Iconic Pop Hits from the Movies

Popular music and film have always existed together in a complex way. Whether its the musicals of the golden age of Hollywood such as The Sound of Music and The Music Man or pop group vehicles like the Beatles’ Help! or Prince’s Purple Rain, the impact between the songs we hear and the movies we watch has an almost chicken and egg kind of relationship. More recently, certain films have become unavoidably connected to certain songs. There’s many examples of this connection, but I’ve endeavored to extract 10 of the most immediately recognizable cinema anthems.

Listen to the song first, and see if you can guess the movie.

10. Pretty Woman (1990)

The Richard Gere/Julia Roberts romcom was 100% inspired by the song. Roy Orbison’s smash hit spent three weeks as the number one Billboard hit in Sept. of 1964. It scored Roy a Grammy and the film earned Roberts one of her Oscar nominations.

9. Mrs. Doubtfire (1993)

Robin Williams and Steven Tyler are not a match many would put together, but Chris Columbus brought it to life. Williams’ zany energy and an Oscar winning makeup team created an unforgettable film.

8. Shrek (2001)

A couple other tunes found life in the Mike Myers/Eddie Murphy comedy, most notably Rufus Wainwright’s take on Hallelujah but it was the summer-jam from late 90s power-pop quartet Smash Mouth that connected with the big green Ogre.

7. Footloose (1984)

Did you guess this one? Singer-songwriter Kenny Loggins wrote a pair of songs for the Kevin Bacon-led cult hit. The titular tune earned Loggins an Oscar nomination and was honored as one of AFI’s top 100 Songs.

6. Saturday Night Fever (1977)

The Brothers Gibb wrote over 200 songs, but one of their most recognized is the second single from the Saturday Night Fever soundtrack. It’s one of the most influential songs ever written, ranking 189th on the Rolling Stone’s top 500 songs All-Time and number 9 on AFI’s top 100. Travolta spun and jived to an Oscar nomination and Fever is a paragon of 70s cinema.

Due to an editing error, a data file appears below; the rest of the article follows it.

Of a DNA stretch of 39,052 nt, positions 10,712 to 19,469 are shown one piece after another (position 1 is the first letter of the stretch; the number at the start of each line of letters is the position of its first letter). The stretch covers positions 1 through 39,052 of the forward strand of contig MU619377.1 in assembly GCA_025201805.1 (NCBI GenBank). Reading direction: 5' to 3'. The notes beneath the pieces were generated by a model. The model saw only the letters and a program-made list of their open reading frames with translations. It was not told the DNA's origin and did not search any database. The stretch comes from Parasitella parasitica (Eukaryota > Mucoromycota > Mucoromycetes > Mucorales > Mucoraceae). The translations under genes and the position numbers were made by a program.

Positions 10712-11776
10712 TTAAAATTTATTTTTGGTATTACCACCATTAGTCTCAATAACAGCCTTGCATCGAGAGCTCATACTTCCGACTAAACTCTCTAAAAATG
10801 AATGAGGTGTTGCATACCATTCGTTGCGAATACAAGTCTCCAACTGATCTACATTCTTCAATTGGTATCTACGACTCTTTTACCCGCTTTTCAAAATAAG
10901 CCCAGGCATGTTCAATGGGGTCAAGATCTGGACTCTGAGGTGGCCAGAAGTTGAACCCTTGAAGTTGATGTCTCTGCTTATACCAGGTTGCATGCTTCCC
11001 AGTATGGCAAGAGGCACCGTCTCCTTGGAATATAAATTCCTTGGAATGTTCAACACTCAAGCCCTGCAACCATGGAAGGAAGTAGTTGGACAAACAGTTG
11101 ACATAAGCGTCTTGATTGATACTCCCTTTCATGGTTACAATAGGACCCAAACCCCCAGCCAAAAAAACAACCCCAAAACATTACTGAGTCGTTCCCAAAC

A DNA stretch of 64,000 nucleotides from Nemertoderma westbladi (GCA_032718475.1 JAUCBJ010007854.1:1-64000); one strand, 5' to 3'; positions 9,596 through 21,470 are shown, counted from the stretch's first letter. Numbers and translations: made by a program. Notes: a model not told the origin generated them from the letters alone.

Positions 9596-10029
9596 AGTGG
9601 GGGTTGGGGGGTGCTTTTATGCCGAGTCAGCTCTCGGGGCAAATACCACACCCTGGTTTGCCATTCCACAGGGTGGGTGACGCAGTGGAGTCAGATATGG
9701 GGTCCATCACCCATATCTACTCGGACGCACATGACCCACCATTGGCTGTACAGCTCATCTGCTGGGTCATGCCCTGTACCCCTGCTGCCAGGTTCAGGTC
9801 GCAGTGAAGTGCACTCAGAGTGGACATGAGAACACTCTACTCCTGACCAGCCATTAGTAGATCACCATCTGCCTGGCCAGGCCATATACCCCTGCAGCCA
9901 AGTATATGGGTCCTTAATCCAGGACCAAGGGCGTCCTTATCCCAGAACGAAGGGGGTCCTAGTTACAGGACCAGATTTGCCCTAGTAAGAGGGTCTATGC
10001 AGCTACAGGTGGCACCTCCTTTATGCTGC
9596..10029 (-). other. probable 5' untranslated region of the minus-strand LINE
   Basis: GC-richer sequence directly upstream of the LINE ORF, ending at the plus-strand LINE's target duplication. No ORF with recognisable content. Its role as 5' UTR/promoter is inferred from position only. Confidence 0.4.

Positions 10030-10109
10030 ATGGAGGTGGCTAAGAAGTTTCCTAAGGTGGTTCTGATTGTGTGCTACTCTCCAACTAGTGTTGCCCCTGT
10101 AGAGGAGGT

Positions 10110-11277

5. Ferris Bueller’s Day Off (1986)

Swiss synth duo Yello recorded the mindless dance tune in ’85 and a year later Broderick and Hughes launched it into the pop-culture psyche. Ferris Bueller had a perfect day and in the middle he needed a perfect song.

4. Superman (1978)

Maureen McGovern recorded the song which was originally written by John Williams for director Richard Donner’s seminal superhero film. The single is a combination of Williams’ score, lyrics by British composer Leslie Bricusse, and McGovern’s own arrangement.

3. The Breakfast Club (1985)

Another John Hughes appearance, whatever you think of him, he knew how to find the perfect song for his movie. Scottish rockers Simple Minds recorded the slow-jam for Keith Forsey and Steve Schiff who wrote it for the film. A bit of trivia, it could’ve been Billy Idol – which I must say would likely have been a very different feel.

2. Titanic (1997)

Could’ve easily been number 1. The song has become inexorably linked with the iconic moment where Leo holds Kate out over the bough of the ship. James Horner won an Oscar for the score and for the song itself. Dion has probably sung it 10,000x and it has a pile of awards/recognitions including the ’99 Grammys Record of the Year, Song of Year, Best Female Pop Vocal Performance, and Best Song Written for a Movie or TV.

1. Rocky (1976)

Sly dancing on the top of the stairs outside the Philly Museum of Art as Conti’s trumpets blast Rocky’s theme is one of the true mono-cultural moments for filmgoers in the past 50 years.

So that’s my list – what songs and films are connected like this for you?

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